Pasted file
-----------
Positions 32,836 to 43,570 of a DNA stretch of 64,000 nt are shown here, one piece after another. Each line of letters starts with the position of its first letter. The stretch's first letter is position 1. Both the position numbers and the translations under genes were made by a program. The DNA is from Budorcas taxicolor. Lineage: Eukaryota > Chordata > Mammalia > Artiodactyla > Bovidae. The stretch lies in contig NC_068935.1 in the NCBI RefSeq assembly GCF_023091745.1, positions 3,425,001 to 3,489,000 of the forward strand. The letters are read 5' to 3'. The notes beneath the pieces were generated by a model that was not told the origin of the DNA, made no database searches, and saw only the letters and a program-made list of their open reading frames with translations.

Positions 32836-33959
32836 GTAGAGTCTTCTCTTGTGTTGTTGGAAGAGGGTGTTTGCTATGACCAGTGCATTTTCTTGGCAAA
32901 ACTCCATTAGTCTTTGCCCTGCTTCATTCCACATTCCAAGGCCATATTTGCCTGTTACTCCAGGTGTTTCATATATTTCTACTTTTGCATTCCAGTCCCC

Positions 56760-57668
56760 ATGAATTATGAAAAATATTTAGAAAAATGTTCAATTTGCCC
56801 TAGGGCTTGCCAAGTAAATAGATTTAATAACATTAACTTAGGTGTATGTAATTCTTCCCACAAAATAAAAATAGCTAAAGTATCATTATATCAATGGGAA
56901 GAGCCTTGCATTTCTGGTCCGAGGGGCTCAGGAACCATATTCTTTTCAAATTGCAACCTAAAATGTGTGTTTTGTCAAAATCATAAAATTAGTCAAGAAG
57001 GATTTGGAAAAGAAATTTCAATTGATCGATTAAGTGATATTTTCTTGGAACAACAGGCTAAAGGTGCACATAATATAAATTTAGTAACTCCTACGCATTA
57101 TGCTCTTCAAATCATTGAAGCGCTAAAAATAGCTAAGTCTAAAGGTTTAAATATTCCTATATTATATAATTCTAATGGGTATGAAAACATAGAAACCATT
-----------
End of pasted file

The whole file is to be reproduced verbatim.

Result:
Positions 32,836 to 43,570 of a DNA stretch of 64,000 nt are shown here, one piece after another. Each line of letters starts with the position of its first letter. The stretch's first letter is position 1. Both the position numbers and the translations under genes were made by a program. The DNA is from Budorcas taxicolor. Lineage: Eukaryota > Chordata > Mammalia > Artiodactyla > Bovidae. The stretch lies in contig NC_068935.1 in the NCBI RefSeq assembly GCF_023091745.1, positions 3,425,001 to 3,489,000 of the forward strand. The letters are read 5' to 3'. The notes beneath the pieces were generated by a model that was not told the origin of the DNA, made no database searches, and saw only the letters and a program-made list of their open reading frames with translations.

Positions 32836-33959
32836 GTAGAGTCTTCTCTTGTGTTGTTGGAAGAGGGTGTTTGCTATGACCAGTGCATTTTCTTGGCAAA
32901 ACTCCATTAGTCTTTGCCCTGCTTCATTCCACATTCCAAGGCCATATTTGCCTGTTACTCCAGGTGTTTCATATATTTCTACTTTTGCATTCCAGTCCCC

Positions 56760-57668
56760 ATGAATTATGAAAAATATTTAGAAAAATGTTCAATTTGCCC
56801 TAGGGCTTGCCAAGTAAATAGATTTAATAACATTAACTTAGGTGTATGTAATTCTTCCCACAAAATAAAAATAGCTAAAGTATCATTATATCAATGGGAA
56901 GAGCCTTGCATTTCTGGTCCGAGGGGCTCAGGAACCATATTCTTTTCAAATTGCAACCTAAAATGTGTGTTTTGTCAAAATCATAAAATTAGTCAAGAAG
57001 GATTTGGAAAAGAAATTTCAATTGATCGATTAAGTGATATTTTCTTGGAACAACAGGCTAAAGGTGCACATAATATAAATTTAGTAACTCCTACGCATTA
57101 TGCTCTTCAAATCATTGAAGCGCTAAAAATAGCTAAGTCTAAAGGTTTAAATATTCCTATATTATATAATTCTAATGGGTATGAAAACATAGAAACCATT